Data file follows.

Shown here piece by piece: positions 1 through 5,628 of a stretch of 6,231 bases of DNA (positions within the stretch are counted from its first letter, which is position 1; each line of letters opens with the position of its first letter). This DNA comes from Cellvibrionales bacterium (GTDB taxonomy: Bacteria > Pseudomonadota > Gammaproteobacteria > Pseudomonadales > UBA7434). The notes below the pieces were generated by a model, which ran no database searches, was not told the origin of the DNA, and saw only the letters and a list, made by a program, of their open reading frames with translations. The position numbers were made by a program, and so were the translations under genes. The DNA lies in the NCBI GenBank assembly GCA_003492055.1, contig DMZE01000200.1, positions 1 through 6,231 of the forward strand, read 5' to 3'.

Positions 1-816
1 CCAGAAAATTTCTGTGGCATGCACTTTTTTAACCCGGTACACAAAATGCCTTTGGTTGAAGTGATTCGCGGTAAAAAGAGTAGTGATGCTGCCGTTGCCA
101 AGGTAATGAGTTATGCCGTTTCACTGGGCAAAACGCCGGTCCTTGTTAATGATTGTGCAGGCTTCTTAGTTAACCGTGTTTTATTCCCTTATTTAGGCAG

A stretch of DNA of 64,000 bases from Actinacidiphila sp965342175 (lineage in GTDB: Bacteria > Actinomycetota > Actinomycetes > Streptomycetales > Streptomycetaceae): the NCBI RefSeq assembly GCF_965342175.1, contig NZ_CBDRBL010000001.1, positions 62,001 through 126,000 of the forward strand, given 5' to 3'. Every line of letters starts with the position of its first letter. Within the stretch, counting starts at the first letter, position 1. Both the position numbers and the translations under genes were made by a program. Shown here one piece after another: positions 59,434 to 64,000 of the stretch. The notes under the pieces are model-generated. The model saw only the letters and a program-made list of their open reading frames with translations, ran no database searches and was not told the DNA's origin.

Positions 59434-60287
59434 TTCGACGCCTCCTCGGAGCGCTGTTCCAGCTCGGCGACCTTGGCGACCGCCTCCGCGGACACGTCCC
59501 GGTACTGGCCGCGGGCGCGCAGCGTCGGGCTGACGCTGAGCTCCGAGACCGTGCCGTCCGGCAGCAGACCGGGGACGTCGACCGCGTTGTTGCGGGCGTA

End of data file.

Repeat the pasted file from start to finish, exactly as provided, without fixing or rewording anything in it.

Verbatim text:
Shown here piece by piece: positions 1 through 5,628 of a stretch of 6,231 bases of DNA (positions within the stretch are counted from its first letter, which is position 1; each line of letters opens with the position of its first letter). This DNA comes from Cellvibrionales bacterium (GTDB taxonomy: Bacteria > Pseudomonadota > Gammaproteobacteria > Pseudomonadales > UBA7434). The notes below the pieces were generated by a model, which ran no database searches, was not told the origin of the DNA, and saw only the letters and a list, made by a program, of their open reading frames with translations. The position numbers were made by a program, and so were the translations under genes. The DNA lies in the NCBI GenBank assembly GCA_003492055.1, contig DMZE01000200.1, positions 1 through 6,231 of the forward strand, read 5' to 3'.

Positions 1-816
1 CCAGAAAATTTCTGTGGCATGCACTTTTTTAACCCGGTACACAAAATGCCTTTGGTTGAAGTGATTCGCGGTAAAAAGAGTAGTGATGCTGCCGTTGCCA
101 AGGTAATGAGTTATGCCGTTTCACTGGGCAAAACGCCGGTCCTTGTTAATGATTGTGCAGGCTTCTTAGTTAACCGTGTTTTATTCCCTTATTTAGGCAG

A stretch of DNA of 64,000 bases from Actinacidiphila sp965342175 (lineage in GTDB: Bacteria > Actinomycetota > Actinomycetes > Streptomycetales > Streptomycetaceae): the NCBI RefSeq assembly GCF_965342175.1, contig NZ_CBDRBL010000001.1, positions 62,001 through 126,000 of the forward strand, given 5' to 3'. Every line of letters starts with the position of its first letter. Within the stretch, counting starts at the first letter, position 1. Both the position numbers and the translations under genes were made by a program. Shown here one piece after another: positions 59,434 to 64,000 of the stretch. The notes under the pieces are model-generated. The model saw only the letters and a program-made list of their open reading frames with translations, ran no database searches and was not told the DNA's origin.

Positions 59434-60287
59434 TTCGACGCCTCCTCGGAGCGCTGTTCCAGCTCGGCGACCTTGGCGACCGCCTCCGCGGACACGTCCC
59501 GGTACTGGCCGCGGGCGCGCAGCGTCGGGCTGACGCTGAGCTCCGAGACCGTGCCGTCCGGCAGCAGACCGGGGACGTCGACCGCGTTGTTGCGGGCGTA